Category Medical Humanities

Researching in Dublin: The Big Move

It’s been a while since I updated The Scribe Unbound. Last time I wrote, I was wrangling with image permissions having had a couple of articles accepted for publication. Those articles, which were all interdisciplinary, collaborative, endeavors, have now been published: ‘Historical analyses of disordered handwriting,’ Written Communication 34 (2016): http://journals.sagepub.com/doi/10.1177/0741088316681988  ‘A history of dystonia: ancient to […]

Cheesesteaks and Brownstones: Manuscript Viewings in Philadelphia and NYC

Having just returned from a research trip to the States, I thought that I would give my blog a kick, as it has gone into hibernation of late. Jet-lag and a cold prevent me from tackling my impending deadlines, so I thought that I’d take time to be more creative. I hope that peripatetic manuscript […]

Quivering Hands and Shaky Morals: The Forger’s Tremor

This week, I’ve been doing research into the characteristics of tremors that indicate a range of neurological and physiological conditions. I’ve looked up everything from a Parkinson’s Disease shake to the kind of quiver that I get when I’ve misjudged my daily caffeine quota. It’s been fascinating to learn about the features that help doctors […]

Surgeons, Stones and Sedentary Lives: Bladder Stones in Pre-Modern England

King Charles II, some time after 1662, was paying a visit to the races at Newmarket in Suffolk. Upon arriving at his destination, he was told of a bladder stone, or calculus, of great size that had lately been removed from the wife of a local locksmith. It weighed a whopping 964 grams!  Rather than […]

A Palaeographer’s Adventures in Programming (1)

I’ve been lax in updating my blog this summer, mainly due to the physical, intellectual and emotional demands of the conference season. However, I’m back at my desk now, and have begun to think about what I should share here. So, I thought I’d track my progress so far in becoming an interdisciplinary scholar: a […]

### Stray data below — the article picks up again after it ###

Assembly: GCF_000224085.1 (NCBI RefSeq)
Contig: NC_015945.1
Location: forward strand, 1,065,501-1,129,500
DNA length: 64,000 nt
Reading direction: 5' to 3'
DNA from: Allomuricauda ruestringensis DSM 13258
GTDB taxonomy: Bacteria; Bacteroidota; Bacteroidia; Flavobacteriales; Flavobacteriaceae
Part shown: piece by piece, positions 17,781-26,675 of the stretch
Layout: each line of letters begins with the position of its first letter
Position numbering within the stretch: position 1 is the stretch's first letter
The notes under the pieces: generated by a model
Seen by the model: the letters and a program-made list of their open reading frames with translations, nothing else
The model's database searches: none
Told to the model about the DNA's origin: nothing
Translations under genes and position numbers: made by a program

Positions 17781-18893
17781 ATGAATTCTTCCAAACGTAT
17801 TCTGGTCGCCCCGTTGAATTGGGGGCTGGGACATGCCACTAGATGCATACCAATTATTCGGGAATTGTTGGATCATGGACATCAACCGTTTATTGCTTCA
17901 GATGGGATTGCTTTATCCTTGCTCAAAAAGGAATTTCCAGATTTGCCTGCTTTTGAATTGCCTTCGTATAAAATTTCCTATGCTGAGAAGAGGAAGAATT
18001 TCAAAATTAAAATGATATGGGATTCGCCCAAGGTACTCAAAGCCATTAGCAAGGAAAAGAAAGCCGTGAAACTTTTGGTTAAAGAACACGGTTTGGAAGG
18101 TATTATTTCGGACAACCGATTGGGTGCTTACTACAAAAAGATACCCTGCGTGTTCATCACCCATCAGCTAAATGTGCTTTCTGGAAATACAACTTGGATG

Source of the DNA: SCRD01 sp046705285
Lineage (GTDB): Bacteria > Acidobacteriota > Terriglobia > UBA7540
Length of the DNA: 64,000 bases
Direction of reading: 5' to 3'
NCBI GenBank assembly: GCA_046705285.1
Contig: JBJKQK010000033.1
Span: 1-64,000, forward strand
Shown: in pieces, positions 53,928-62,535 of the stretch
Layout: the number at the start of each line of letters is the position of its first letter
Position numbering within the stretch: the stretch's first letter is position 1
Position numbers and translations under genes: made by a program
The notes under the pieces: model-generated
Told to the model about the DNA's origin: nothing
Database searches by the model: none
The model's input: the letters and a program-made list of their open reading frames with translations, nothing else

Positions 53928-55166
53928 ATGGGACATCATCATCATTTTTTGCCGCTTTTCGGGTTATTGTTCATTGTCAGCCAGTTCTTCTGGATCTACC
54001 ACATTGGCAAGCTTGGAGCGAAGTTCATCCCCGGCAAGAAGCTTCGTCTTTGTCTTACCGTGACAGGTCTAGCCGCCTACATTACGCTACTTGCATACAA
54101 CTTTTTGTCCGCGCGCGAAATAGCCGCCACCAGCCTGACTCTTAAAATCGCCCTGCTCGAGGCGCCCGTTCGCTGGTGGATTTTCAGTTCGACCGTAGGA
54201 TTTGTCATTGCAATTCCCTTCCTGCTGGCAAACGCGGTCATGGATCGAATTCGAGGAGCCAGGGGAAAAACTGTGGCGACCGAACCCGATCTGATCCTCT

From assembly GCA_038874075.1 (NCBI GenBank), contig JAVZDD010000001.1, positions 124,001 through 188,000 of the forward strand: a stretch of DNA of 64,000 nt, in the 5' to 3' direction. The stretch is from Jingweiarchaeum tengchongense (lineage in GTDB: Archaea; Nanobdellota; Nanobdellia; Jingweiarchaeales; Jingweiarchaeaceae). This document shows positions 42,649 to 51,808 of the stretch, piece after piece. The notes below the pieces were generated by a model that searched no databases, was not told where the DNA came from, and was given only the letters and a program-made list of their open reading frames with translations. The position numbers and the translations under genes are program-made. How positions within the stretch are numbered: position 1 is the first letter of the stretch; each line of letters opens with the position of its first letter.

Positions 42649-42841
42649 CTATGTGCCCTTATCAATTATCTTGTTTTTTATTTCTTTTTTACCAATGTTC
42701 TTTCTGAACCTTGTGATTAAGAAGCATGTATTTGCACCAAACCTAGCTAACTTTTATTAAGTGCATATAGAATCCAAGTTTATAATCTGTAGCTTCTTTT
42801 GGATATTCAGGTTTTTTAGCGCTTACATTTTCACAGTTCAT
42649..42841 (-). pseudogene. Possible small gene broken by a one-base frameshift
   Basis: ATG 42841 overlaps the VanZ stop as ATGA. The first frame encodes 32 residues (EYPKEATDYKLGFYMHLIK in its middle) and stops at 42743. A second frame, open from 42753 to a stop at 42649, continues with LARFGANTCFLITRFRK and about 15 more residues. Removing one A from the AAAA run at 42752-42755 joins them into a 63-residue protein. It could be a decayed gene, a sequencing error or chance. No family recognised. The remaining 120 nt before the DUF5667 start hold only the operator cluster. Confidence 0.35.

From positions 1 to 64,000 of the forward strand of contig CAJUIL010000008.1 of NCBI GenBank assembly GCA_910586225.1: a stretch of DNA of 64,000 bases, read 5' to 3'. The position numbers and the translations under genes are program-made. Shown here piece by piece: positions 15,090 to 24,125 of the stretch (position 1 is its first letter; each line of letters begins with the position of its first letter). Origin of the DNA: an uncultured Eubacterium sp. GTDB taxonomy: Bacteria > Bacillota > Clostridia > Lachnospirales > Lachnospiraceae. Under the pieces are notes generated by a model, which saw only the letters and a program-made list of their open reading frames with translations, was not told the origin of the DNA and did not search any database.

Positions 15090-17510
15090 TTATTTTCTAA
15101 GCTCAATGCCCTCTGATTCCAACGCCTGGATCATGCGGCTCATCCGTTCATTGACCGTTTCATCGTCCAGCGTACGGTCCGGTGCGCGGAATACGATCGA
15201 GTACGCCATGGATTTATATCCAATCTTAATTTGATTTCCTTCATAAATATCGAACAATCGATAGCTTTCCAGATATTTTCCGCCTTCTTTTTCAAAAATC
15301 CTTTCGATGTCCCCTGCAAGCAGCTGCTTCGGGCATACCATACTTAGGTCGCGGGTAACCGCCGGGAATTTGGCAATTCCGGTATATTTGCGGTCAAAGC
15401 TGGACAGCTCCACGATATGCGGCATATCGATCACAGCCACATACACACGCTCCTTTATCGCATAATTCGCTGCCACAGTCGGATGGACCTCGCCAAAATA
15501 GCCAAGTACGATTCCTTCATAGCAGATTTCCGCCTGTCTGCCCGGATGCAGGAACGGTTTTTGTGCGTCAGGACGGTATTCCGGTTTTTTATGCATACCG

Leeds IMC Pre-thinkings: Hand, Eye and Brain in the Peripheries of the Medieval Book

I’m gearing up for a research trip to San Francisco and Los Angeles, whilst also looking forward to two conference appearances: at the Writing Britain conference at the University of Cambridge, right on the cusp of June and July, and the Leeds International Medieval Congress in July. As I prepare to talk about neurology, my […]

Scholarly Synergies: Interdisciplinarity and the Postdoctoral Researcher

As I approach the end of my second month as a discipline-hopping postdoc., I thought I’d write something about the experience of forming synergies between two or more fields of research. The paragraphs below summarise my initial thoughts about the opportunities that interdisciplinarity – especially between the humanities and the sciences – offers to the […]

Physician, Heal Thyself: Neurologists Who Have Disorders.

In the initial stage of my project on medieval scribes and neurology, I am reading about as many neurodegenerative conditions as possible. The aim is to be clear about which disorders present which symptoms, why, and in whom. Consequently, I hope to investigate neurological disorder in medieval people in an informed manner, in a way […]

Being Middle Aged in the Middle Ages

As part of my project on neurodegenerative conditions in the medieval period, I have been doing some reading on getting older in the Middle Ages. I’ve been gripped by fifteenth century accounts of what happens to the body as a person shuffles towards, and off, the end of their mortal coil. What occurs before one […]